- McGilvra Elementary raised over $390K last year. They have about 240 students. You do the math.
- So far this school year, four of the district's nearly 100 schools make up more than one-third of the expenditures. They are all elementary schools in wealthy areas: McGilvra, of Madison Park ($240,280); Queen Anne's John Hay ($215,077) and Coe ($180,000); and View Ridge ($195,000) in Northeast Seattle. Other elementary schools at the top include Adams, John Stanford, Laurelhurst, Loyal Heights and Stevens.
- At the same time, dozens of Seattle schools, mostly in the South End, don't appear on the list because they don't have PTAs or don't raise enough to go through the central office.
There is no districtwide database documenting PTA fundraising by school, but it is clear that parent groups in wealthy parts of the city collect hundreds of thousands more than those in poor areas. The money — raised through everything from sales of baked goods or Christmas trees to black-tie auctions — can go toward almost anything, from classroom teachers to building maintenance, as long as the school principal accepts it.
Two things. One, I think the district is loath to collect data because, well, then they would have to admit how much money parents drive into the district. The Seattle Council PTSA should flex its muscle based on this issue. Parents are pumping money into this district.
Two, I really agree with the Washington State PTSA that parents should not be able to fund employees. It's too much pressure to sustain, it's inequitable and it allows the state to continue not fully funding education.
Bellevue, Lake Washington and Issaquah already ban the practice.
A similar shift is unlikely in Seattle, said School Board President Michael DeBell and Lauren McGuire, president of the Seattle Council of Parent, Teacher and Student Associations. They each cited the issue's political sensitivity and a reluctance to do anything that would limit donations in the current budget climate.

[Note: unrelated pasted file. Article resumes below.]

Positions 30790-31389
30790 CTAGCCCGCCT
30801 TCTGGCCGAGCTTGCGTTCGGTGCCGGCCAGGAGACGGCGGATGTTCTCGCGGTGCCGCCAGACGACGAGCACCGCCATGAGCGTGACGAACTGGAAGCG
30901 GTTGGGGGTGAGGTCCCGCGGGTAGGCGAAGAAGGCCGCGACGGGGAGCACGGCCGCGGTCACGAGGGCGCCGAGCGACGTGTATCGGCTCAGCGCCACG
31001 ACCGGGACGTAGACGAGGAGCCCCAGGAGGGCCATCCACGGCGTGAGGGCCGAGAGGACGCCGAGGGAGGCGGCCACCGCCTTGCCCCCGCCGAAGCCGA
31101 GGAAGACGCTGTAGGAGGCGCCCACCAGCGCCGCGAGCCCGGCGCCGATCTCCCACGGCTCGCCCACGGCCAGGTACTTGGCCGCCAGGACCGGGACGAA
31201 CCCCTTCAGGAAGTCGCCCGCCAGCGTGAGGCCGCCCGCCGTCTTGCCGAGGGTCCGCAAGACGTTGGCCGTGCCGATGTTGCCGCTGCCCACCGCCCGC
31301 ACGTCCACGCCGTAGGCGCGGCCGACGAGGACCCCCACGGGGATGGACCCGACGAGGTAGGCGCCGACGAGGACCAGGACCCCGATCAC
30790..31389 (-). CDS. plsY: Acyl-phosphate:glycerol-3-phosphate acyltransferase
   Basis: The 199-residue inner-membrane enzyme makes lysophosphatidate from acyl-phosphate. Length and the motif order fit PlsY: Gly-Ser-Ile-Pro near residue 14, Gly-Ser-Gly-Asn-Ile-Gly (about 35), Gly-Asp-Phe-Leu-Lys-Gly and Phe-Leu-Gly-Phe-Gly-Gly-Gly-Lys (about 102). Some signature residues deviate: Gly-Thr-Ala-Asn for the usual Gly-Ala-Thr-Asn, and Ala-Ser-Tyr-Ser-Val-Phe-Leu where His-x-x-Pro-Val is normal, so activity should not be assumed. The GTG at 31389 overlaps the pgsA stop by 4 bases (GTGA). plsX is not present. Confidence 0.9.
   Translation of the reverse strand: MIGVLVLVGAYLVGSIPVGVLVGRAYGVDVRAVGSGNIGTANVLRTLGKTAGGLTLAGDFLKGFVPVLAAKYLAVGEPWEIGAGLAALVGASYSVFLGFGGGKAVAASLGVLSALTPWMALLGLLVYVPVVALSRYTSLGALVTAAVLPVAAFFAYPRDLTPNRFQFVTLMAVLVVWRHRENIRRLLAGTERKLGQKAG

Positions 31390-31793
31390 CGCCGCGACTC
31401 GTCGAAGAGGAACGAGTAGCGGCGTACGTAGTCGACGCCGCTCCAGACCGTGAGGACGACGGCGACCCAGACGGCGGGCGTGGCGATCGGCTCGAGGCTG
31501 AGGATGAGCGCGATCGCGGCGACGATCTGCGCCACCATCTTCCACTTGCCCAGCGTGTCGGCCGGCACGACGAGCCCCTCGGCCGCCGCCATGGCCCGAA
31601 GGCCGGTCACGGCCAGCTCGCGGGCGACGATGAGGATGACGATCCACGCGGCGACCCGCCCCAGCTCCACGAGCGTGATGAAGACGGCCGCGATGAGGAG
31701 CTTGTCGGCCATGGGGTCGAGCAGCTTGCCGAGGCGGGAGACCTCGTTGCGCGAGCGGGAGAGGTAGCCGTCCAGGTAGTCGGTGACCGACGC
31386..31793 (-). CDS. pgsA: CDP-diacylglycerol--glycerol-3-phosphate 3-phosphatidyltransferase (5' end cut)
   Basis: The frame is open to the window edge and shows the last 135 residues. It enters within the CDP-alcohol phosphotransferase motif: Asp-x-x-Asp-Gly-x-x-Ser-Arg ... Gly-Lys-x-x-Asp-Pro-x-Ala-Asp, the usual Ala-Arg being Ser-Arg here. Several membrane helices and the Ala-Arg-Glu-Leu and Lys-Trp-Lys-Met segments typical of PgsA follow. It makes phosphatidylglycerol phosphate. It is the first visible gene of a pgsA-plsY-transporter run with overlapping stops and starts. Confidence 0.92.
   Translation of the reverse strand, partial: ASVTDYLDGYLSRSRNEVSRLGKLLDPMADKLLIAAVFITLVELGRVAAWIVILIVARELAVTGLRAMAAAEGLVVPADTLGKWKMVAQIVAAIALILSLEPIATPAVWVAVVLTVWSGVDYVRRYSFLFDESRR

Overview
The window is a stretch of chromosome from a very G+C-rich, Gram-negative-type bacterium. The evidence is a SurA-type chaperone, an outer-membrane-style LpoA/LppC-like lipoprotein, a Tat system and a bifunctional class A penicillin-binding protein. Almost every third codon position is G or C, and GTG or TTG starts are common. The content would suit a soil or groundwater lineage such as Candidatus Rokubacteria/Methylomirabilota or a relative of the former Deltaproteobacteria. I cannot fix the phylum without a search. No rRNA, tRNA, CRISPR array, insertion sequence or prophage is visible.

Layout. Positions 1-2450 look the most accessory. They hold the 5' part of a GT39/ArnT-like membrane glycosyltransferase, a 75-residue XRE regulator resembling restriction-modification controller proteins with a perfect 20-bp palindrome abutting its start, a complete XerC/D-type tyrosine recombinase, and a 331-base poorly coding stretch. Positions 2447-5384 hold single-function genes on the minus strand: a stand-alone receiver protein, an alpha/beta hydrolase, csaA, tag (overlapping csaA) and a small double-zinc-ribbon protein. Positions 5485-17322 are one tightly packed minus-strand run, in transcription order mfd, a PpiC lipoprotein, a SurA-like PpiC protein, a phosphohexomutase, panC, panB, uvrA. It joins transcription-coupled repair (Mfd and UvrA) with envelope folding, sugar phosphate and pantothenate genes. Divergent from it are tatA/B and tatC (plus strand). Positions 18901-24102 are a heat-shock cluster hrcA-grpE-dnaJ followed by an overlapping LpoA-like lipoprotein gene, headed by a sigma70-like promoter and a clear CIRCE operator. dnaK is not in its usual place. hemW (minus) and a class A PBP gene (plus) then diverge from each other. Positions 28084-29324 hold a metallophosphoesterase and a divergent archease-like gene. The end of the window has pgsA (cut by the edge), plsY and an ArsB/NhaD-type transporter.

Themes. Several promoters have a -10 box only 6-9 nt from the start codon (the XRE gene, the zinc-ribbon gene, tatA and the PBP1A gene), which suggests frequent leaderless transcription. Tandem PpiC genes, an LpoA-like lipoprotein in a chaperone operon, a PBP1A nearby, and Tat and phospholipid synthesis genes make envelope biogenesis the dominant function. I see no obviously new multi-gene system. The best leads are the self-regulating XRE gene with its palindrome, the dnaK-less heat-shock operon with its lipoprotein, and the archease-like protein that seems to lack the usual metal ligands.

Still, some are hoping to start the conversation. Among them is School Board member Betty Patu.
What is interesting is how other districts are handling this:
Portland Public Schools: One-third of all parent donations are pooled into an "equity fund" run by a foundation, which distributes the money to schools that can't raise their own funds.
Eugene (Ore.) School District: Five percent of all parent donations are pooled into an "equity fund" that is divvied up essentially equally among all schools. Parents are also allowed to donate directly to the equity fund.
Bellevue, Lake Washington, Issaquah: These districts do not pool donations but do prohibit contributions from being used to fund the salaries of certified teachers. It was in that spirit that Bellevue Public Schools — after a long and contentious debate — decided in June to enforce a long-neglected prohibition on using parent donations to fund staff positions.
And this paragraph is a great summary of the issue:
Indeed, as large as fundraising amounts are at schools such as Hay, they rarely come close to offsetting the differences in the district's weighted formula, federal Title I funding and other programs benefiting poor schools.
But advocates for low-income schools point out that those funding sources come with strict requirements. So while poorer schools have little control over how to spend the extra money, parents at wealthy schools get to choose what will be most beneficial for their children. And schools in the middle get neither higher district funding nor large fundraising.
One of the comments struck me:
I have long been disturbed by how Seattle parents can so easily rationalize such a blatant inequality in their public schools. That other school districts have already dealt with this issue, and yet the Seattle school board president and PTA district leader refuse to even put a discussion on the table, is yet another piece of the unethical milieu that plagues this district.
Once again, Betty Patu is way out in front in terms of wisdom, candor and fairness.
I don't know what the answer is. I can never fault parents for supporting their child's public school and wanting it to be the best. But eventually, these kids all meet up in middle and high school. It would be great, at least from an academic standpoint, if they could have had something of a level playing field in elementary.